Overcoming Objections to XML-based Authoring Systems

March 21, 2001

Brian Buehling

During a recent development effort, one of our clients was alarmed at the conversion costs of the proposed XML-based content management system compared to the existing MS Word-based process. This was just one instance of an alarming trend of balking at XML-based systems in favor of using public web folders, indexed by some full-text search engine, as part of a local intranet. In the short run, these edit, drop, and index solutions have some appealing features, including low development and conversion costs. But they are short-lived systems that either wither from lack of functionality or rapidly outgrow their design.

Fortunately, the initial objections to the cost of building an XML-based content repository have become fairly predictable. In most cases they are based on misconceptions about XML or on an overly optimistic view of alternative approaches.

Even though implementing an XML-based content management system is not always the best approach for an organization, any architectural decision should be made only after thoroughly overcoming the common misconceptions of the technology involved. The list of questions below is intended to be a guide for IT professionals to discuss intelligently the pros and cons of developing an XML document repository.

Why does my small group of authors need an XML solution?

Although it is true that the value of an XML-based content management system increases with the number of authors and document complexity, even a small authoring group can benefit from an XML solution. The core benefits involve document standardization, profiling, and growth. Authoring in XML provides a natural structure to ensure documents adhere to corporate guidelines through the use of DTDs or schemas.

By separating the style of a document from its content and structure, XML repositories can distribute different views of documents to different audiences, all from a single source document. In MS Word or HTML systems, a separate version of the document is needed for each view. Lastly, XML authoring systems provides a solid foundation for future growth as they are platform independent and can be upgraded with relative ease.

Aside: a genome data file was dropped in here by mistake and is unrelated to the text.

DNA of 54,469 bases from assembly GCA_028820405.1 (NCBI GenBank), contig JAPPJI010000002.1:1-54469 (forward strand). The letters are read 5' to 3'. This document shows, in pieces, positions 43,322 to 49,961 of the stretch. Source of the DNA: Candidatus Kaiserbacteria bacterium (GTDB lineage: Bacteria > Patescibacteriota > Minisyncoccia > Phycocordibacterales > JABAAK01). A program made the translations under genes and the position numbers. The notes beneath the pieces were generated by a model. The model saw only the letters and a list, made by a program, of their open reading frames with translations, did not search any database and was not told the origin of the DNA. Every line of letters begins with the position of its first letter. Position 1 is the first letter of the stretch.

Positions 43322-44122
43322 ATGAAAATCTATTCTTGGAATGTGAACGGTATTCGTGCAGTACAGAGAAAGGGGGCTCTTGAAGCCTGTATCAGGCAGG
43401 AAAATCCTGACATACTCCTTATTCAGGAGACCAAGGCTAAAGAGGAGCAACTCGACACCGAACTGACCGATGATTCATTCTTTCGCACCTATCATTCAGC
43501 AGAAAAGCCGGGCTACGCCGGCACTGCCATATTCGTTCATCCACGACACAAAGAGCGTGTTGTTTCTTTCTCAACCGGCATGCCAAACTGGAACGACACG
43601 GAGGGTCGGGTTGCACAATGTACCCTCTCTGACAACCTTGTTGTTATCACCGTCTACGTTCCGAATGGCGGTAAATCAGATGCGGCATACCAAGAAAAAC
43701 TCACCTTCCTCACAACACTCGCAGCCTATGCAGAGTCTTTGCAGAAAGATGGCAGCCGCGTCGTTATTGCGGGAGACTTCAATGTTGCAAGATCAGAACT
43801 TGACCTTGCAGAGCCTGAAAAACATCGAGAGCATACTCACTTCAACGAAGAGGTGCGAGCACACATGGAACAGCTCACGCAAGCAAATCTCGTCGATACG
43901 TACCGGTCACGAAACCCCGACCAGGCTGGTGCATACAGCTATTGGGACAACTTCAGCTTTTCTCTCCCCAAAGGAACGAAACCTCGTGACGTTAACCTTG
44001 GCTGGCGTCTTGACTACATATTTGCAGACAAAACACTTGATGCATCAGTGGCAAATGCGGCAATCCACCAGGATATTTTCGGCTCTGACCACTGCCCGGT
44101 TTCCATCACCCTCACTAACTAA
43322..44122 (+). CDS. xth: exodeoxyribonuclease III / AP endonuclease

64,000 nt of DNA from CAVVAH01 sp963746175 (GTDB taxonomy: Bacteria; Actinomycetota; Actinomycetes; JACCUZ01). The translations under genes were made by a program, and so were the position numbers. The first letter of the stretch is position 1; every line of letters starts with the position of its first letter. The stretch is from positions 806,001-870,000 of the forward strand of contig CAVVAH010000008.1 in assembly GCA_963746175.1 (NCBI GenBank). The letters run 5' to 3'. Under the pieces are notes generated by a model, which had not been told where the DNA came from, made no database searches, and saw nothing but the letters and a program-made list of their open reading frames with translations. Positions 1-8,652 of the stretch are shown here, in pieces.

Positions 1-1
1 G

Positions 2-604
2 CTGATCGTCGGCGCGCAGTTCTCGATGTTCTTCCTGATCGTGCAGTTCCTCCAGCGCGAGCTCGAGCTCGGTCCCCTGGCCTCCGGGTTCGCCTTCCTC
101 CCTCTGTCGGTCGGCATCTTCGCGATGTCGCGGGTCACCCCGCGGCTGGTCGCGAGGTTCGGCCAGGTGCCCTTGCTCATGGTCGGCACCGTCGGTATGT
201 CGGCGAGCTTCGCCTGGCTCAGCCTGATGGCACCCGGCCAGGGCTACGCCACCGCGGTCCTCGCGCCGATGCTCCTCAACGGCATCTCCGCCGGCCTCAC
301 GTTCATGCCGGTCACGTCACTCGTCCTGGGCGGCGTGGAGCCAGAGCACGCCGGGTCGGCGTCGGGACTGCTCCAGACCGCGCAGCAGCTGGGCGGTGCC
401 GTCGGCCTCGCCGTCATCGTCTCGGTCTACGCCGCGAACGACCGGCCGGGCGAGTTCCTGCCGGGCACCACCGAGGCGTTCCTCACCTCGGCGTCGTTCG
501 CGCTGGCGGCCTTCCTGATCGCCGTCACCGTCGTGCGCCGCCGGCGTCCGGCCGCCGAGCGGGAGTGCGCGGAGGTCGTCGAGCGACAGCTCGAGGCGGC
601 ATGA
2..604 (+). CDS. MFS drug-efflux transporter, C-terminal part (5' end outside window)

Isn't XML used for business-to-business exchanges as a replacement for EDI?

One of the main reasons for the surge of XML-based technology in the marketplace is its application in business-to-business supply chain management. As companies continually look to streamline electronic commerce solutions, XML has emerged as a perfect mechanism to handle the requirements of exchanging product and transaction information. One unexpected side effect of the use of XML for supply chain management is that new users of the technology are led to believe that XML is suited only for this application.

However, XML evolved from SGML, which was designed to manage large volumes of textual information. For more than fifteen years, SGML has been used in publishing, telecommunications, and manufacturing companies to solve the same content management problems that XML addresses today. Even though XML does not support all of SGML's functionality, it enjoys wider acceptance, which positions it well to solve most of today's content management problems.

Why do my authors have to learn a programming language to create documents?

Authoring effectively in XML requires a sound understanding of the content as well as the structure of documents. Since authors no longer have to worry about document styling, they can concentrate on the core content and structure of their work. Getting started with XML is becoming easier since applications that use textual markup are now commonplace (HTML, etc.). Adapting a controlled set of styles is a much less daunting task than learning a programming language.